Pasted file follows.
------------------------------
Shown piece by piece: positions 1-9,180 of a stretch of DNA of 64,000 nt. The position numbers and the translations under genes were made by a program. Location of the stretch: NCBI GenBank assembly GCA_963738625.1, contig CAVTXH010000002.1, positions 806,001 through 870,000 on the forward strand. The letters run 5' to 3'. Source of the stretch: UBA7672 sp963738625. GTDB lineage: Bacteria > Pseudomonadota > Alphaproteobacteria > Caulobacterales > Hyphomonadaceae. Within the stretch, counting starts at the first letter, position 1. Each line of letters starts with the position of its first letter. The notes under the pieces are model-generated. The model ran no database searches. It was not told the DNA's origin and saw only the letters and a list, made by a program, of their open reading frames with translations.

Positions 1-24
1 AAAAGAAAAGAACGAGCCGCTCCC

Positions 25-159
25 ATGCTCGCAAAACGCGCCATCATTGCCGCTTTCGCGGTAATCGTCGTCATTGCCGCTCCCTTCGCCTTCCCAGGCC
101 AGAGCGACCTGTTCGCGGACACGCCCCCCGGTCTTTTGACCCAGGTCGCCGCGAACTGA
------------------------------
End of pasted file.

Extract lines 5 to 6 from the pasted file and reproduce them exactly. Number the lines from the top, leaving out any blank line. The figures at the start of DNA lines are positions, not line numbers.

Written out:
25 ATGCTCGCAAAACGCGCCATCATTGCCGCTTTCGCGGTAATCGTCGTCATTGCCGCTCCCTTCGCCTTCCCAGGCC
101 AGAGCGACCTGTTCGCGGACACGCCCCCCGGTCTTTTGACCCAGGTCGCCGCGAACTGA